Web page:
Accountability is essential for success in any organization, team, or group. But what exactly is accountability, and why is it so important?
This blog will dive into the importance of accountability and how to become an accountable leader. We will discuss why setting SMART goals is essential for creating an accountable culture, and how to anchor accountability in your organization’s values, principles, and purpose. Let’s get started!
What is Accountability?
Accountability is when we hold ourselves and others responsible for our actions and decisions. When we are accountable, we take ownership of both our mistakes and successes, striving to improve our performance. Accountability helps create an environment of trust and motivation; it is also essential for creating a culture of continuous learning and improvement.
Unfortunately, many organizations and teams lack accountability, which leads to employees becoming complacent and disengaged. But before stating there is a lack of accountability on your team, check first by asking the following question: does my team clearly understand my expectations?
SMART Goals Enhance Accountability
If the answer is no, then set SMART goals. SMART stands for Specific, Measurable, Achievable, Relevant, and Time-bound.
For example, let us say you are trying to increase client satisfaction. You could set a goal to increase client satisfaction by 10% in the next six months. This goal is:
- Specific (increase client satisfaction by 10%)
- Measurable (by tracking client satisfaction surveys)
- Achievable (10% is a realistic target)
- Relevant (client satisfaction is a key metric for any business)
- Time-bound (six months)
When team members have clear, measurable goals to work toward, it encourages them to take ownership of their work and be accountable for their results. It is also important to make sure goals are achievable; if they are too ambitious, team members can become discouraged and unmotivated.
Prepare for Crucial Conversations to Strengthen Accountability
To hold each other accountable, teams need to be able to engage in “Crucial Conversations.” These are conversations that deal with tough topics where opinions vary and emotions run strong.
Crucial Conversations is a concept pioneered by Kerry Patterson, Joseph Grenny, Ron McMillan, and Al Switzler. We tend to avoid Crucial Conversations at work. However, it is important to learn how to manage them productively and positively so that accountability can be strengthened.
Use these seven steps to create successful Crucial Conversations that lead to accountability.
- Start with the heart: Focus on healthy goals like learning, finding the truth, and strengthening relationships. Why are you having this conversation? Because you’re angry and want to prove your point? Or because you want to improve your working relationship? Focus on healthy goals like learning, finding the truth, and/or strengthening relationships.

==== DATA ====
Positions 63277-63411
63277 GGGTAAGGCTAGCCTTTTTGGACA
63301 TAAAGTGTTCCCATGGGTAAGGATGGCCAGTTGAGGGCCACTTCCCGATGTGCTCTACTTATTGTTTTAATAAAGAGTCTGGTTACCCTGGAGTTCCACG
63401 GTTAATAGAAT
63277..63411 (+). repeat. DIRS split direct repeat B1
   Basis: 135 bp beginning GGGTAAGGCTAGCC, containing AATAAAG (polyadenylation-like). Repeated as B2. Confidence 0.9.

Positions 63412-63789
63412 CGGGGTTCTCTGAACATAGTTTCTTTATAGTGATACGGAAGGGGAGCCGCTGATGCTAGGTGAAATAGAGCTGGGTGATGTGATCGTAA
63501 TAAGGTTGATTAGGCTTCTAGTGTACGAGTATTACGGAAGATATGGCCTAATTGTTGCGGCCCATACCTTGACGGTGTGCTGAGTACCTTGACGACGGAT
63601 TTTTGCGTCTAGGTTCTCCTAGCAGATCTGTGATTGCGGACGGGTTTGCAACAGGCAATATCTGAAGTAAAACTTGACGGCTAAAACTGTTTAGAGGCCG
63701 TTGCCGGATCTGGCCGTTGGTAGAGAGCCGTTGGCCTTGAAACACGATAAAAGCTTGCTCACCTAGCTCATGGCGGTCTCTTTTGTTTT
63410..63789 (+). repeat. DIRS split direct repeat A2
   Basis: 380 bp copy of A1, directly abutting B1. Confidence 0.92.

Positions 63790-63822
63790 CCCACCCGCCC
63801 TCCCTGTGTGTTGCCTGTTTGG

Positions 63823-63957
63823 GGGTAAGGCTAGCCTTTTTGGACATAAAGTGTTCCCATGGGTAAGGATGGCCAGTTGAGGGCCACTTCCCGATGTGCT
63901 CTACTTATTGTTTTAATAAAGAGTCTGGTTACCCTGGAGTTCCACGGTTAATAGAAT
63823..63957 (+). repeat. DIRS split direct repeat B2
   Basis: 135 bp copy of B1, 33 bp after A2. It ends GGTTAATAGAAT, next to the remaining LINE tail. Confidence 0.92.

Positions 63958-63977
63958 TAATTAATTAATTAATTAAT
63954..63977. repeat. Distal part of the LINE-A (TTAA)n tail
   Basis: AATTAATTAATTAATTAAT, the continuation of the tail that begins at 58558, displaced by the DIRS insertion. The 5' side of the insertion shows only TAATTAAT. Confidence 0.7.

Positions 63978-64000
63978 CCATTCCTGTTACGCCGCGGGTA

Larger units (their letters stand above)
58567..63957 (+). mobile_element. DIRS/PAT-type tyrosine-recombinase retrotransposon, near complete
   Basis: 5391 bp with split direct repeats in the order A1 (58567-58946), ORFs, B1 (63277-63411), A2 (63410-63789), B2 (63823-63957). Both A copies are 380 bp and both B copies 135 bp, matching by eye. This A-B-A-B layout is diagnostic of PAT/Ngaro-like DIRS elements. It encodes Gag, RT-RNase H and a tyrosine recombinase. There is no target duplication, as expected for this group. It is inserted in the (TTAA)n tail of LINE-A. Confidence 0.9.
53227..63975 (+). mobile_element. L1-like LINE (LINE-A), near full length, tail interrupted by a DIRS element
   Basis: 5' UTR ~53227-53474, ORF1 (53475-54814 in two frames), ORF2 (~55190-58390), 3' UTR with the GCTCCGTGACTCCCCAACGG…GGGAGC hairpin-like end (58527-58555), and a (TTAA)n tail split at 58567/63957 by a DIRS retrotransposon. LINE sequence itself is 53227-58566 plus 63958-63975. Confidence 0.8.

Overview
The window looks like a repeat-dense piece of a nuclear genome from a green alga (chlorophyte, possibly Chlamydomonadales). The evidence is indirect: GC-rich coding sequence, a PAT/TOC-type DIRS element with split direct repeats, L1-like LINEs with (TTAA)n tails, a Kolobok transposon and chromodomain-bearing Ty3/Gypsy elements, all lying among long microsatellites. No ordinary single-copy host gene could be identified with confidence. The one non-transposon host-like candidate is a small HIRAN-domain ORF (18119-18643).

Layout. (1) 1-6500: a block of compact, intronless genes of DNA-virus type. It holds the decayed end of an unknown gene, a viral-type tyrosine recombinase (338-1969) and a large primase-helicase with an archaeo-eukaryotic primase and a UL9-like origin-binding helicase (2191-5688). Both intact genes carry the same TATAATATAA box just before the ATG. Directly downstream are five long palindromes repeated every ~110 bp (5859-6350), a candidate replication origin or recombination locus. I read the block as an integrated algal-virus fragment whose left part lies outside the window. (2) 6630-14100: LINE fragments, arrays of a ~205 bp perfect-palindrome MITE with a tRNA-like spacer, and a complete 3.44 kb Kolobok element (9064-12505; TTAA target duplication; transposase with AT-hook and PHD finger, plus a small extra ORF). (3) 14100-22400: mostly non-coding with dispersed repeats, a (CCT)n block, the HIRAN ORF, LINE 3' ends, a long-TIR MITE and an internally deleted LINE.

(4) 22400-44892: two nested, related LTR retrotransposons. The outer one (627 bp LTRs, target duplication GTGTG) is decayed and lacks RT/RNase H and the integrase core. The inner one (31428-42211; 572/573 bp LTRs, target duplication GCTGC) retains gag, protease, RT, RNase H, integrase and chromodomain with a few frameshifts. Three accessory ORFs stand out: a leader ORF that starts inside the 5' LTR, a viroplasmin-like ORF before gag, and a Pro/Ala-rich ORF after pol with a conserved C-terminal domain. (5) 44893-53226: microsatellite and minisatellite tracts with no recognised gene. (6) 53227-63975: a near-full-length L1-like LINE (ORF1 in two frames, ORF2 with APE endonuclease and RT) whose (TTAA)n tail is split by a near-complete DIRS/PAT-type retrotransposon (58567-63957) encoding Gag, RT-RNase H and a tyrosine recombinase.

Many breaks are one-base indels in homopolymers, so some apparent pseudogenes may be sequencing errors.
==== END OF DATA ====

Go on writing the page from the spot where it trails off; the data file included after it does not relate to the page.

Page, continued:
- Master your story: Stick to concrete facts and avoid judgments about those facts. Instead of saying, “You’re late, again,” try saying “This is the 3rd time you’ve been late in 3 weeks. What’s causing these delays?”
- Learn to look: Look at your role in the situation before accusing the other person. How have you contributed to the problem, and how can you improve it?
- Make it safe: While engaging in Crucial Conversations, create safety; this includes being fully present without distractions and avoiding dangerous phrases, such as “You always do this” or “You never do that.”
- State your path: Create an environment where asking for help is encouraged. State how you would like the issue to be resolved and ask for help in finding that solution.
- Explore the other’s path: Looking at the other person’s perspective calms the conversation and helps move the discussion in the right direction.
- Move to action: What action steps have you both agreed to and how will you ensure those steps take root?
Accountable leaders are essential for creating an accountable culture. Leaders set the tone for their teams and organizations, and they are responsible for setting expectations, holding people accountable, admitting mistakes, and striving to continuously improve performance.
Having the right systems and processes in place is crucial. This includes having tools to track progress, measure performance, and hold people accountable. Giving regular feedback and inviting bottom-up feedback strengthens accountability across the team and the organization.
If you want to become an accountable leader, start by setting SMART goals for your team and organization. Then, make sure your team has the right systems and processes in place to track progress and measure performance. Engage in Crucial Conversations about tough topics where the stakes are high, the opinions vary, and the emotions run strong. Finally, anchor accountability in your organization’s values, principles, and purpose. With these steps, you can create an accountable culture that inspires and motivates your team.